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Gualtiero Frigerio
Gualtiero Frigerio

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Preview UIKit views in Xcode

One of the new features of Xcode 11 is the ability to see a live preview of a SwiftUI view in what is called the Canvas. This is really convenient while working with a UI as you can modify the code and have an immediate feedback about the result.
Wouldn't it be cool to have a similar functionality with UIKit? Maybe you're not ready to use SwiftUI in your project, but you could really use a live preview of your view in the design phase.
I have a good news for you, this is possible, you still have to use SwiftUI but only to wrap your existing UIKit view for the purpose of testing.
There are two ways: the quickest one is to add a new Swift file to your project, import SwiftUI and instantiate your UIKit view there, or you can create a new project and import only the classes you want to test.
I shared on GitHub the test project I made based on an old example about networking code. I used the first approach, create a new file inside an existing repository. You can find the example here


As you probably know you can have UIKit and SwiftUI in the same project. You can embed SwiftUI views inside UIViews and viceversa. In order to see live previews we need to embed everything inside a SwiftUI View, so we need to use UIViewRepresentable. I give you the link to the official documentation and I'm sure you'll find plenty of examples about it, so I won't go into details here. All you need to know for the sake of our example is that you can create a SwiftUI View conforming to UIViewRepresentable and you have to provide a makeUIView function where you can return a UIKit view. You can see the file here

struct UserViewControllerPreview: UIViewRepresentable {
    func makeUIView(context: Context) -> UIView {
        let navigationController = UINavigationController()
        let usersTVC = UsersTableViewController()
        let users = DataSourceCommon.getTestUsers()
        navigationController.setViewControllers([usersTVC], animated: false)
        return navigationController.view

Inside makeUIView we can instantiate a UIViewController and we need to return a UIView, in this example I embedded a TableViewController inside a UINavigationController so I return the latter.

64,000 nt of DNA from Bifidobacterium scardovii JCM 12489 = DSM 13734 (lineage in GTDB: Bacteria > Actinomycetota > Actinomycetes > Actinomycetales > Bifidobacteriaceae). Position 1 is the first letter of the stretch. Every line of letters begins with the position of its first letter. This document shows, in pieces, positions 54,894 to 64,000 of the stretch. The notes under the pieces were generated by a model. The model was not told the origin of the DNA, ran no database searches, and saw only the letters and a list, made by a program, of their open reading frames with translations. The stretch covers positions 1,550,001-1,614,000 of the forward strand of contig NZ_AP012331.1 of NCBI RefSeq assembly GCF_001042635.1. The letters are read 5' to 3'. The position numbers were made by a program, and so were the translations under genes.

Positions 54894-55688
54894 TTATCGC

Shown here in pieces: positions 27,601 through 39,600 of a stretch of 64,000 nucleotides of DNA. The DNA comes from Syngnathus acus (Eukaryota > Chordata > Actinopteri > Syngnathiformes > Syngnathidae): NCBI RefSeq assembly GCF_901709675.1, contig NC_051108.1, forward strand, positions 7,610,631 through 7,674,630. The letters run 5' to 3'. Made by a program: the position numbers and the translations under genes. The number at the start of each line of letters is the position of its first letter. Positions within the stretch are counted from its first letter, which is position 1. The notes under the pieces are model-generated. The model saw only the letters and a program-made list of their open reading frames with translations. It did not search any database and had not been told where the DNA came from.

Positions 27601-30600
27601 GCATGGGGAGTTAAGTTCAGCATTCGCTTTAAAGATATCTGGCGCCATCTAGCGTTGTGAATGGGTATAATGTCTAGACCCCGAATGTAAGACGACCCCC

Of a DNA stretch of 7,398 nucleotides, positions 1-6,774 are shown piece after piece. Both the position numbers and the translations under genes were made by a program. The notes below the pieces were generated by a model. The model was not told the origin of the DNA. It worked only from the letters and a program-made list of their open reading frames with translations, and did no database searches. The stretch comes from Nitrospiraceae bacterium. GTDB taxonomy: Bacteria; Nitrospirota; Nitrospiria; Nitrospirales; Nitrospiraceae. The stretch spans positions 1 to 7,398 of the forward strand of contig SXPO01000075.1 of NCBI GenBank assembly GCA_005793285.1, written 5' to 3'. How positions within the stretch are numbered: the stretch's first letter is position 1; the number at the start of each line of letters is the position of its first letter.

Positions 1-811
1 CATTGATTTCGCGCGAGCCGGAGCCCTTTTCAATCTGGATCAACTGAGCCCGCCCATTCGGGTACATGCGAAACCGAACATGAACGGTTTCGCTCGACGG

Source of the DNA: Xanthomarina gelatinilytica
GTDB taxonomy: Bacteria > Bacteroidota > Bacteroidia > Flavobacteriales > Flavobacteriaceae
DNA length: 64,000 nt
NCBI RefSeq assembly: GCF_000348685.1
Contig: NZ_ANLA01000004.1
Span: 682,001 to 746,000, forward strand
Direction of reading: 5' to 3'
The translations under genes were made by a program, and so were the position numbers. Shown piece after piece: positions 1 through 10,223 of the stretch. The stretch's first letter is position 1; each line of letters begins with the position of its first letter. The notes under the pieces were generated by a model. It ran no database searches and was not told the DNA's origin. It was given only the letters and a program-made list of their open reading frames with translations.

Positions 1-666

Showing the preview

Implementing a UIViewRepresentable is the first step, we then have to create another struct conforming to PreviewProvider.

struct Test_Preview: PreviewProvider {
    static var previews: some View {
        return UsersTableViewControllerPreview()

This is quite simple if you know SwiftUI, you have to return some View, so something that is a View. The struct we just created is in fact a View, it's body is made of a UIKit view but it doesn't matter.
Every time we make a change to UsersTableViewController we can resume the preview and quickly see the results, no need to build and run in the simulator! Actually Xcode builds something every time you change the swift file, but it is way faster than launching the whole app.
If Xcode closes the canvas every time you edit something that isn't a SwitUI file (happens all the time to me) I suggest keeping the SwiftUI file opened on the side (see my screenshot below) so you can edit the UIKit stuff and have the canvas always visible to see the changes.
Need to test more views? Just make more wrappers with UIViewRepresentable and instantiate them in Test_Preview, you only need to comment out a line and return a new View to preview it.


In order to take advantage of live previews your views should be easy to instantiate with mock data, as you can't start your application like you'd do in the simulator. This is a good idea for UI automated tests too, so follow this approach even if you don't care about Xcode previews.
You need SwiftUI that is supported from iOS 13, if you target older versions of iOS you need to put all the SwiftUI stuff inside a #if canImport(SwiftUI) or use @available.

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